Remote crisis management: Australia's 2006 rescue of citizens trapped in Lebanon

Y. Schwarz, Allan McConnell

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5 Citations (Scopus)


On 12 July 2006, Hezbollah's kidnapping of two young Israeli soldiers was the catalyst for a sudden escalation of the conflict between Israel and Hezbollah. Lebanon was host to more citizens and permanent residents from Australia than any other country in the world. This article examines the monumental challenge faced by the Australian authorities in rescuing and repatriating its citizens who were caught up in the conflict. It does so through the conceptual lens of 'remote crisis management' i.e. episodes where one country's traditional crisis management challenges of rapid threats, uncertainty and the need for swift decision making are compounded by 'political remoteness'. In other words, it lacks both political sovereignty and local infrastructure capacity for crisis resolution in a faraway county. The article focuses particularly on the remote crisis management challenges of making sense of the crisis, communication with a range of interests, and the logistical challenges of arranging and installing rescue and evacuation procedures. It also addresses the significance of Australia's prior evacuation experiences, as well as the capacity it had built in local and international networks. The article draws on a range of primary and secondary sources, including interviews with public servants and community representatives.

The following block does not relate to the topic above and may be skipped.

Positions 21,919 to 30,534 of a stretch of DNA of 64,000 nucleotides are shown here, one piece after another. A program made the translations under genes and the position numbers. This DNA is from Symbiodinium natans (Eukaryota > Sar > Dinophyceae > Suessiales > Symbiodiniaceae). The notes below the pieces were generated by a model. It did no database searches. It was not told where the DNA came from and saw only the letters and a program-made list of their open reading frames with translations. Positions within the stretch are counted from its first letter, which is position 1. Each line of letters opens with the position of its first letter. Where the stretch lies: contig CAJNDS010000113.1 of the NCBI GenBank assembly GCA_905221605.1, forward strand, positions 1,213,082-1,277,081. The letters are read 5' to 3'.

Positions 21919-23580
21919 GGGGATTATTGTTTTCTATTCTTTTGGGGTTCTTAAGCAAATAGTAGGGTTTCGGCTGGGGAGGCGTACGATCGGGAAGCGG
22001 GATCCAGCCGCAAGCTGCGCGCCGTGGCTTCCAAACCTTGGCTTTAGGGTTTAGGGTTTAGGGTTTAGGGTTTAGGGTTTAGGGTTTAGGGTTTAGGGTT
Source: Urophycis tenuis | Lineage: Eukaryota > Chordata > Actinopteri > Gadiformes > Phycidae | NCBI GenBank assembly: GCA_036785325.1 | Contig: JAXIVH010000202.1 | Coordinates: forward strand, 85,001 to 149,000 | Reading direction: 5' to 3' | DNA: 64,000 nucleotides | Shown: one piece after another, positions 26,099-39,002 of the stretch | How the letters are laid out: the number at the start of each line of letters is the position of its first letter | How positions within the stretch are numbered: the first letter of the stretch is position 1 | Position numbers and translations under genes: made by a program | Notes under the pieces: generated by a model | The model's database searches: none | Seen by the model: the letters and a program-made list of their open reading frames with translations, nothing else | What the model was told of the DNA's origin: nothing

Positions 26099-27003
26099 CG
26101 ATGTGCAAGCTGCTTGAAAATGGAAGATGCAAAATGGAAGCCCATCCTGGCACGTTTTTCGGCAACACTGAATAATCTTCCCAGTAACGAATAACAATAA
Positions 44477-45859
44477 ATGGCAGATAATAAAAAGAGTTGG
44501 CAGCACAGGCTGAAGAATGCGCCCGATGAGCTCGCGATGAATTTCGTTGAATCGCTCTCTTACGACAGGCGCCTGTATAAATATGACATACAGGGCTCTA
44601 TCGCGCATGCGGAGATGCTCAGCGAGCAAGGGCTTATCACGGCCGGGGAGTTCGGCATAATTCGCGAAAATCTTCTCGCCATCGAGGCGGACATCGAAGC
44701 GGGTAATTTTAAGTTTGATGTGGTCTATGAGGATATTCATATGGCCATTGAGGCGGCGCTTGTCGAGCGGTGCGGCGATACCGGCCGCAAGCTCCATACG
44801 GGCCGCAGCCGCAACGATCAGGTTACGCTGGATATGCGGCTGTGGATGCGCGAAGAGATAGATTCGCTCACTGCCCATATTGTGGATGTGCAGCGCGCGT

Original languageEnglish
Pages (from-to)233-248
Number of pages15
JournalAustralian Journal of International Affairs
Issue number2
Publication statusPublished - 2009


  • repatriating citizens
  • Australia
  • Israel
  • remote crisis management
  • political remoteness
  • conflict

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